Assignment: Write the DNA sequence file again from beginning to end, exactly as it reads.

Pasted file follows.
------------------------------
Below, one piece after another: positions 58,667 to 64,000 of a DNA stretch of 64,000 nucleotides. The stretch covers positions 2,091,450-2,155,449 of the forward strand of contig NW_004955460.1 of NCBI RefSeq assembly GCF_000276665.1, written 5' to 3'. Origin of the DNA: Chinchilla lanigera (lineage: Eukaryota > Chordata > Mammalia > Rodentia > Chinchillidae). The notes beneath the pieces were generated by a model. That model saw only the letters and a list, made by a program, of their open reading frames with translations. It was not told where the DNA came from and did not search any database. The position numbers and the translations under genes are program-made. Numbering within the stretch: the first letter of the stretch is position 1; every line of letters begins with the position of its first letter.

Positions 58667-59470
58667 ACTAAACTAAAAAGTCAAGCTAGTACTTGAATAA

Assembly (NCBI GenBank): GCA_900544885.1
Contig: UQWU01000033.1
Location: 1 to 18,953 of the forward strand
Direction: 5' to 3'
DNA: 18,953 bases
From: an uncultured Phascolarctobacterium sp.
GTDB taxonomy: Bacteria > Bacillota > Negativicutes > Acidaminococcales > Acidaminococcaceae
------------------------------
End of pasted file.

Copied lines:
Below, one piece after another: positions 58,667 to 64,000 of a DNA stretch of 64,000 nucleotides. The stretch covers positions 2,091,450-2,155,449 of the forward strand of contig NW_004955460.1 of NCBI RefSeq assembly GCF_000276665.1, written 5' to 3'. Origin of the DNA: Chinchilla lanigera (lineage: Eukaryota > Chordata > Mammalia > Rodentia > Chinchillidae). The notes beneath the pieces were generated by a model. That model saw only the letters and a list, made by a program, of their open reading frames with translations. It was not told where the DNA came from and did not search any database. The position numbers and the translations under genes are program-made. Numbering within the stretch: the first letter of the stretch is position 1; every line of letters begins with the position of its first letter.

Positions 58667-59470
58667 ACTAAACTAAAAAGTCAAGCTAGTACTTGAATAA

Assembly (NCBI GenBank): GCA_900544885.1
Contig: UQWU01000033.1
Location: 1 to 18,953 of the forward strand
Direction: 5' to 3'
DNA: 18,953 bases
From: an uncultured Phascolarctobacterium sp.
GTDB taxonomy: Bacteria > Bacillota > Negativicutes > Acidaminococcales > Acidaminococcaceae